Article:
Archive for December, 2014

38 days Post Op!

Wooooh time flies. I know it’s been a while. I don’t really have anything huge to post, just improvements.

I know the last time there were some things about my chest that I was concerned of like uneveness, swelling, scar tissue etc. Since then, I have tried to bind more often again per my surgeon’s instructions. I was a bit too excited to flaunt around in a shirt without a binder that I may have caused more damage while healing. So here is a comparison picture..


So the picture on the right was taken just a few minutes ago. You can note less swelling definitely. The left side is already trying to catch up with the proportions. I have been doing daily massages with sunflower oil and have religiously been putting scar cream on the incisions.


Pictures on the left column was 10 days ago. Not sure if you see it but my scars have definitely stretched (my fault, again) but they are flattter unlike before. Hair has stated to grow back and mind you, it’s starting all over my chest too! Some of the stitches are still coming out and one notable difference is when I pull them out, everything feels better in that area and starts to be symmetrical with the other side.

On a happier note, I have started with pushups already! And it’s amazing that I haven’t lost that much strength to do them. Once the 6-week mark is over, I will be back on the gym. Of course, still dependin on the overall feeling in my chest and still wearing the binder too. Just a little bit more until things are back to where they used to be. 🙂


The 3rd Post Op Visit

Alright, as promised, here are the details.

I did make a post previously saying my left chest was bigger than the right. It also seemed and felt like there was fluid underneath or swelling. Well, I did observe it for a whole week and it seemed like it wasn’t going away, if not getting more uncomfortable. It just felt swollen and tender especially when I take off the binder. So I decided to visit my surgeon. And here is what he advised. Posting the picture again for reference.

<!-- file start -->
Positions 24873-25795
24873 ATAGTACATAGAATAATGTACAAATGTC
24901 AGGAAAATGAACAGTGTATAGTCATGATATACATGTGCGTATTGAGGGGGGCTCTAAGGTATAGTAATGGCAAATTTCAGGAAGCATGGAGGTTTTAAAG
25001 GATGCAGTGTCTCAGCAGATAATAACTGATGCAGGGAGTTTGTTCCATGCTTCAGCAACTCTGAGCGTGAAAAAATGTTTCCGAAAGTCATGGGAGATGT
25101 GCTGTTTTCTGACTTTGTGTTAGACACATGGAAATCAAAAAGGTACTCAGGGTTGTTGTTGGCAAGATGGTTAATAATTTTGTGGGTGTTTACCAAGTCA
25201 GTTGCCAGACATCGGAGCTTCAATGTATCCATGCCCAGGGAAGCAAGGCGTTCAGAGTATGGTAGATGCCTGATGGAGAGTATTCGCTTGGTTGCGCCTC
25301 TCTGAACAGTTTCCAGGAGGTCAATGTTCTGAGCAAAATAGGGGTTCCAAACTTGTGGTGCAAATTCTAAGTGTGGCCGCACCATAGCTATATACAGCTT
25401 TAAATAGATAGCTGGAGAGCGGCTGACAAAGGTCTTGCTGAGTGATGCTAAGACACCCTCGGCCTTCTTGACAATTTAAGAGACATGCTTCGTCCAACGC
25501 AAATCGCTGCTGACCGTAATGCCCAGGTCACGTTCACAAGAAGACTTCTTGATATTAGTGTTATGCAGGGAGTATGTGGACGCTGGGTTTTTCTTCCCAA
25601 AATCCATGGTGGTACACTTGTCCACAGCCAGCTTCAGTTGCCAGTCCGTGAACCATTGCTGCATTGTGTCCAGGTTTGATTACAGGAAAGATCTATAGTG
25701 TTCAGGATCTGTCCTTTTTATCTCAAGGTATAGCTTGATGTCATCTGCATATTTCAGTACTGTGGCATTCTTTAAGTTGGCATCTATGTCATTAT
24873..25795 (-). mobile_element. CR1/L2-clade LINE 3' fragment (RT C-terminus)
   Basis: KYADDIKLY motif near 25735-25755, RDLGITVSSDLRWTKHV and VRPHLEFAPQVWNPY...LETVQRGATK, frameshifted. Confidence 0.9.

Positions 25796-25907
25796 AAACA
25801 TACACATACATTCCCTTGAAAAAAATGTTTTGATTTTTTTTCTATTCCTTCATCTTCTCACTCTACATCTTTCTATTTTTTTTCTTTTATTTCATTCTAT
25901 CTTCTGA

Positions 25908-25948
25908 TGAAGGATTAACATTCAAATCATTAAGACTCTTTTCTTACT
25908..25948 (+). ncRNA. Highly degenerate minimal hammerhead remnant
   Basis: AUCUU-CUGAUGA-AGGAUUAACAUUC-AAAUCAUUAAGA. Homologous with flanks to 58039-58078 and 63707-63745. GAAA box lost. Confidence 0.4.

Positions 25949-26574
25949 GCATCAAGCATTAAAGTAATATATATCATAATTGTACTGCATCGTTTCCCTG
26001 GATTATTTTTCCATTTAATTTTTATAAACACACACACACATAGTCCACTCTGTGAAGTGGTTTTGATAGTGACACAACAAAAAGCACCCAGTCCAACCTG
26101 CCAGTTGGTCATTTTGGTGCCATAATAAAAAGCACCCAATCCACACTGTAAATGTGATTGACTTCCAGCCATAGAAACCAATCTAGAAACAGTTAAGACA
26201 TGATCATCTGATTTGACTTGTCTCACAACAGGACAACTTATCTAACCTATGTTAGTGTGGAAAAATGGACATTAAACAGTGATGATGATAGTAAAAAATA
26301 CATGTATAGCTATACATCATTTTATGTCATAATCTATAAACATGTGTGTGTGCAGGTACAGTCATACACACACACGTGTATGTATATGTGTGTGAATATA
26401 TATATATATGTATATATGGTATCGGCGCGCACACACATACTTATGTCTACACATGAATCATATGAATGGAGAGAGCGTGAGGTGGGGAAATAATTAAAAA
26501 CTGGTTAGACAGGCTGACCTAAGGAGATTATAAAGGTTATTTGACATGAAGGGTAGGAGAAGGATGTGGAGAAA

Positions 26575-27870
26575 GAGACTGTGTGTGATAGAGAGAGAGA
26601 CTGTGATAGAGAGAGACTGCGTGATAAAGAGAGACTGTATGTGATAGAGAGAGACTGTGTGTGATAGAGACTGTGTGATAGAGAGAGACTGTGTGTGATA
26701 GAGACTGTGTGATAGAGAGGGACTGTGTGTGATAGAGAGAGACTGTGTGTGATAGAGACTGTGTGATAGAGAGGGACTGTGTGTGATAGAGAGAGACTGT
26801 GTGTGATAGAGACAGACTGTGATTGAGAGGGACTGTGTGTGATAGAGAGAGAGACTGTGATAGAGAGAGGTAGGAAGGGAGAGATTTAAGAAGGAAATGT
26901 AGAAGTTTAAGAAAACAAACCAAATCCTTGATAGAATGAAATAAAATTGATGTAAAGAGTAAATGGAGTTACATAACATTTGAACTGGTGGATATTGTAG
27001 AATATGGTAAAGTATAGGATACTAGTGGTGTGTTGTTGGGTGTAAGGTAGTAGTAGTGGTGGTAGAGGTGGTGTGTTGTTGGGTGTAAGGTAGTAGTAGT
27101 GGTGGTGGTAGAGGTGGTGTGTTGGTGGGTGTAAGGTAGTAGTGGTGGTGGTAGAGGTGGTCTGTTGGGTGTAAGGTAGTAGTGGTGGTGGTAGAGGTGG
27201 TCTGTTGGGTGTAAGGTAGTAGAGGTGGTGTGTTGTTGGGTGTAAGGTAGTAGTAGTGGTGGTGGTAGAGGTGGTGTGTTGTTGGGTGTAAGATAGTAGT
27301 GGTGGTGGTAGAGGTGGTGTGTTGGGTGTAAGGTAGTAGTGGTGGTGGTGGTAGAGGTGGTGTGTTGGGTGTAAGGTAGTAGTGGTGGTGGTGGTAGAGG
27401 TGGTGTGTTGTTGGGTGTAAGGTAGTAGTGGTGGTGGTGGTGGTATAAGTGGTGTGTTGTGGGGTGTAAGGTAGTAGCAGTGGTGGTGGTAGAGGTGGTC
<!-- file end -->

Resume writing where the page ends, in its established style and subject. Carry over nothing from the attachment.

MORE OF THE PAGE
Overall, it was too early to tell if somethig else needs to be done. Final result are to be expected around 3-6 months and I was just 3 weeks post op during the visit.

First, look at the arrow pointing upwards. That is my right side and in terms of flatness, it looks much better. My surgeon said that pre-op, this was the bigger side. I agree. Thus, he did more liposuction on this side. More liposuction generates more scar tissue and that’s how it is now. Some areas are hard and you can tell it is scar tissue.

The arrow pointing down is my left side and there’s much more going on in there. The fold you see is how he contoured my chest. This is what you would usually see in men going to the gym. There is a line from the armpit down to the nipple. He contoured it that way because he knew I can make it work being a gym freak. There is less scar tissue on this side because it was my “better” side pre-op. Less liposuction, less tinkering, much more contouring. There is just a bit of swelling left on the sides because as mentioned before, almost all the liposuction happened on my sides because of fat deposit. Both sides have battle scars in the sides as you can tell.

Worst case scenario is him doing a bit more of liposuction on the left to clear things up if they don’t on their own. And that means longer recovery time AGAIN. NO THANKS.

I am, however, determined about not getting operated on again. I am confident the right side will catch up with the contouring once the scar tissues soften and I can massage them. After all, this assymmetry clears up all the time after I have removed the binder to let the skin breathe. So I know it is all part of the chest shifting and healing process.

One interesting thing that happened though was when he removed some of the stitches poking through. On the days leading tonthe visit, my left side felt uncomfortable. There were a few stitches coming out too. When I went to the surgeon, he saw the stitches and cut whatever was poking out to avoid germs from getting through the hole. When he cut a particular stitch (located on the leftmost side of the nipple), everything felt better. I felt the left side decreasing in size plus the discomfort went away. I am not sure what that was about, if that particular stitch was causing some problem or anything. It’s just weird. Anyway, as of writing this, I am officially 1 month post op 🙂

28 days post op!